How To Clean a Mesh Filter: Understand and Identify the Right Method
In the world of filtration, system operators and engineers are concerned about the accuracy of their operation, regardless of what is being filtered. This requires best practices to be integrated into the filtration process, especially when cleaning the filter media.
Mesh filters are proven to be versatile filter media that delivers a nice balance of several beneficial qualities. Of these qualities, its cleanability stands out amongst similar options as it helps prolong its performance.
That said, how exactly do you clean a mesh filter.
W.S. Tyler has helped customers understand and utilize the possibilities of woven wire mesh filters for over 140 years and is here to ensure you know how to maintain them properly.
It’s for this reason that this article will cover:
- What a mesh filter is
- The importance of cleaning a mesh filter
- The methods used to clean a mesh filter
- What cleaning method you should use
What Is a Mesh Filter?
Mesh filters are a calculated assortment of metallic wires, typically stainless steel, interlocked together after a centuries-old weaving technique is applied. Now, as this weaving process is monitored closely, high-quality mesh filters feature pore openings that deliver the precision and rigidness needed to provide optimal filtration.
To ensure your filtration needs are met, all aspects of the mesh filter can be customized to accommodate your operation. This includes the mesh count, wire diameter, weave pattern, layer configuration, and alloy.
Why Clean My Mesh Filter?
Regardless of what your filtration process looks like, the effectiveness of your mesh filter is the true key to success. That said, obstacles such as blinding, plugging, and overall debris buildup are inevitable.
This why cleaning your filter is essential.
Implementing a regular cleaning routine in your maintenance schedule will keep your mesh filter free of any contaminant particle plugging or surface accumulation. In addition, this will ensure your filter system maintains adequate throughput and accuracy for longer.
Failure to properly clean your mesh filter can lead to damaging backpressure, causing your equipment to run less efficiently and increase energy expenses.
What Methods Are Used To Clean Mesh Filter?
There are currently three predominant cleaning methods you can use to remove residual debris from your mesh filter. These methods are backflushing, pressure washing, and chemical cleaning.
The process in which the flow of a substance is reversed within the filter system, purging the filter media of any plugged or accumulated in the openings of the filter. This is an essential step to cleaning filter media as removing the hard-to-reach particles can help ensure you maintain compliant throughput.
Pressure washing is the cleaning method that utilizes a pressurized jet of water to remove stubborn particles that can sometimes be difficult to remove. While this method minimizes the amount of manual scrubbing needed, it is not as effective as backflushing when attempting to remove particles that have become plugged in the openings.
Chemical cleaning is the process in which contaminant particles are removed from the surface of a mesh filter using various chemicals, such as detergents, solvents, and alcohol. This process is relatively manual and is the least effective against plugged particles.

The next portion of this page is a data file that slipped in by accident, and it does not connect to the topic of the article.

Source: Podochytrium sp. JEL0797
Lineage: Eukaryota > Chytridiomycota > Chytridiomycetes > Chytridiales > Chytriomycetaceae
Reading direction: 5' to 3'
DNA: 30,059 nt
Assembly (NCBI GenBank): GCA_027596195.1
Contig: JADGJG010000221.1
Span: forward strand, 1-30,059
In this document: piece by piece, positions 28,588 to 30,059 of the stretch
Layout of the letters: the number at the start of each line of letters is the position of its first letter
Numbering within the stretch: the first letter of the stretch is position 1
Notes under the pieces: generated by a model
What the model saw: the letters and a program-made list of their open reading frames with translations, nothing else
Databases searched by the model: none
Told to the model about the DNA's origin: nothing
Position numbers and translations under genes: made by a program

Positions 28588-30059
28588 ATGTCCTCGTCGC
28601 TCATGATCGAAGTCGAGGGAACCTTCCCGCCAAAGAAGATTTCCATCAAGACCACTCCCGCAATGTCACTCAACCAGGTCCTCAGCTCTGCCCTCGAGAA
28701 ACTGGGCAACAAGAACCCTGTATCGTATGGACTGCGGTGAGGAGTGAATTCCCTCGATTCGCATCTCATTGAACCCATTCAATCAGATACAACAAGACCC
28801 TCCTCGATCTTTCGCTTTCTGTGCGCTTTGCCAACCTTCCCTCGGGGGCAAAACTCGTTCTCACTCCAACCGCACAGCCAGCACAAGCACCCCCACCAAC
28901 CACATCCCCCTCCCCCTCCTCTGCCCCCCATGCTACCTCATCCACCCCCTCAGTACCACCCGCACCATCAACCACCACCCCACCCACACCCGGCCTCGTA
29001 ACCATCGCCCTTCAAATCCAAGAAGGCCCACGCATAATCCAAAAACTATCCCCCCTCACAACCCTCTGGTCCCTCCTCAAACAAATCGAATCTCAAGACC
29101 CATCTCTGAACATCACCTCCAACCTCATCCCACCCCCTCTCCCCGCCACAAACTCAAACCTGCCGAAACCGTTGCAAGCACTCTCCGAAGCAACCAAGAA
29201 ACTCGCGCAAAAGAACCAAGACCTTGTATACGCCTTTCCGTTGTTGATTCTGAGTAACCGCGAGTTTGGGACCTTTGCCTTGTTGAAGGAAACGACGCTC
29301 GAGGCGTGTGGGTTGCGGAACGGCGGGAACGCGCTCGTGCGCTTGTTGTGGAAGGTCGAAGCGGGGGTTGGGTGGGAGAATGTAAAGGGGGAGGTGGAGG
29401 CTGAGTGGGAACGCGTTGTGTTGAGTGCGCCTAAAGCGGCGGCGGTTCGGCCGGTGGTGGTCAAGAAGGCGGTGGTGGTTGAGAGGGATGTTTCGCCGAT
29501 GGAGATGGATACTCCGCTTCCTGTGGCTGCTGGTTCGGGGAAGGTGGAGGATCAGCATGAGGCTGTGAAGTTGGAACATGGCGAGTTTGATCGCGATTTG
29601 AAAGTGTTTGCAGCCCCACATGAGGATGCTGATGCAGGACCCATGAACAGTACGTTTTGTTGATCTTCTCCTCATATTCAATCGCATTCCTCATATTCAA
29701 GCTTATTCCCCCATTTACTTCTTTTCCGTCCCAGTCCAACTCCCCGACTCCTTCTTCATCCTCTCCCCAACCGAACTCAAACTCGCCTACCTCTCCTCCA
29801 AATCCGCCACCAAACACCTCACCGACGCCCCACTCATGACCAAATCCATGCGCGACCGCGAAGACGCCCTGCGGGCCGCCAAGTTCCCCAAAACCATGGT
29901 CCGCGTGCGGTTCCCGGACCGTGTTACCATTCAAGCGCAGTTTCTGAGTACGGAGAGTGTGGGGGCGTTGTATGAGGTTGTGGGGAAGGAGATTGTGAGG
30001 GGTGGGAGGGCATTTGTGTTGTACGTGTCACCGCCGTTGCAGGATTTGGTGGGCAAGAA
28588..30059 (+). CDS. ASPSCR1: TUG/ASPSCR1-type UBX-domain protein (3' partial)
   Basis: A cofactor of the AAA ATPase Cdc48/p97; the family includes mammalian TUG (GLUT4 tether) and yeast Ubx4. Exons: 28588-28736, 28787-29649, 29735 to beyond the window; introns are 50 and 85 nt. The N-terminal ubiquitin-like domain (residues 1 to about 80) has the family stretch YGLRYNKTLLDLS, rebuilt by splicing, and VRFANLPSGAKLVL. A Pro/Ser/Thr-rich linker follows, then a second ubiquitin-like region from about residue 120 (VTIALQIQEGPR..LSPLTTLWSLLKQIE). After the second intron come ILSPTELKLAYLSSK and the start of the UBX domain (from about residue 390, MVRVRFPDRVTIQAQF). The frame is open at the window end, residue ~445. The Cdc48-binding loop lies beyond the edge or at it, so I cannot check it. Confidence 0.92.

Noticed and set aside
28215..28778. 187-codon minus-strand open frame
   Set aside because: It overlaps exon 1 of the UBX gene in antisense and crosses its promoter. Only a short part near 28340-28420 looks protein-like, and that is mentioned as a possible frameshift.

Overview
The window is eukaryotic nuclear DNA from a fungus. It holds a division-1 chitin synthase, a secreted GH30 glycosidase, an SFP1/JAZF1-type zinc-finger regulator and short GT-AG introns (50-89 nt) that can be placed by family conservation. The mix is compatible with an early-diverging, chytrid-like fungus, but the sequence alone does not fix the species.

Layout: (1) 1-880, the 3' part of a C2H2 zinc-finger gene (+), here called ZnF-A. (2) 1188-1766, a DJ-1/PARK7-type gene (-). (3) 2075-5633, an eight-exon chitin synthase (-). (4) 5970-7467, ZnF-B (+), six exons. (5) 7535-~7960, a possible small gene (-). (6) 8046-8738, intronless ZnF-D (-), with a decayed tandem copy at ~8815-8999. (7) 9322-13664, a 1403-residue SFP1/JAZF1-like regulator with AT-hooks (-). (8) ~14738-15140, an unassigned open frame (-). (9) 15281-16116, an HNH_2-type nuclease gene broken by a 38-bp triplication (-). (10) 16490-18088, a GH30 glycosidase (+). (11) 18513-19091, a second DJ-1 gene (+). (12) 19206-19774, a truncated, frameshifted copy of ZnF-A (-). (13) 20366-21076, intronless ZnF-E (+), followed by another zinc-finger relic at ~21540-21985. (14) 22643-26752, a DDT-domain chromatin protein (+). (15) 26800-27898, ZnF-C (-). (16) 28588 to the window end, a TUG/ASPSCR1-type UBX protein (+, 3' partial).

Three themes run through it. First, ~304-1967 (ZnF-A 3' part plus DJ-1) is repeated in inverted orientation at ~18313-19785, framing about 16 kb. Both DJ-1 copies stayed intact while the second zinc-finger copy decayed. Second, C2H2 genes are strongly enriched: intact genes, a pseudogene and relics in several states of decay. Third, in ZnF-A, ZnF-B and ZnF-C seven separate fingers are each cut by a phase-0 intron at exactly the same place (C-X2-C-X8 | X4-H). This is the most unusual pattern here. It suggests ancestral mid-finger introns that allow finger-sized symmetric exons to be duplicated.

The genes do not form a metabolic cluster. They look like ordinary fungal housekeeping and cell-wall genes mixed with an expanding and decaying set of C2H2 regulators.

What Method Should I Use To Clean My Mesh Filter?
There are several factors that you must take into consideration when determining what cleaning method is suitable for your filter mesh. The first thing you should consider is the equipment type and installation condition.
To explain this further, let’s say you are using a POROSTAR sintered porous filter. These filters are generally used as filter plates in larger equipment, such as a nutsche filter dryers. These systems aren’t necessarily designed to be backflushed.
That said, because these filter plates are durable and there is room within the equipment, clean in place (CIP) techniques are often used. This means that the surfaces that come into contact with the material being filtered can be cleaned using a pressure washing or chemical cleaning method without disassembly.
The alloy of the mesh filter itself should also be taken into consideration when selecting the cleaning method. As many mesh filters are made from stainless steel or hastalloy, they can withstand all of the cleaning methods listed above.
However, no matter what alloy you use, the cleaning method must align with the durability of the alloy.
Increases Your Filtration Throughput Without Sacrificing Accuracy With Three-Dimensional Mesh Filters
No matter what your filtration process looks like, odds are the effectiveness of your filter media is always top of mind. To ensure your mesh filter continues to deliver accurate results, it is vital that you properly clean it regularly.
Now, as you continue to fine-tune the accuracy of your operation, you must explore the innovative mesh filters on the market, such as three-dimensional mesh. This will help you identify if the qualities three-dimensional mesh has to offer can be used to improve your filtration capabilities.
With over 140 years of woven wire mesh filter experience, W.S. Tyler strives to help you make the most out of your filter system.
For more information regarding how three-dimensional mesh compares to your current mesh filter, read the following article:
About Ronnie Brown
Ronnie is the Content Writer for W.S. Tyler and has four years of experience as a professional writer. He strives to expand his knowledge on all things particle analysis and woven wire mesh to leverage his exceptional writing and graphic design skills, creating a one-of-a-kind experience for customers.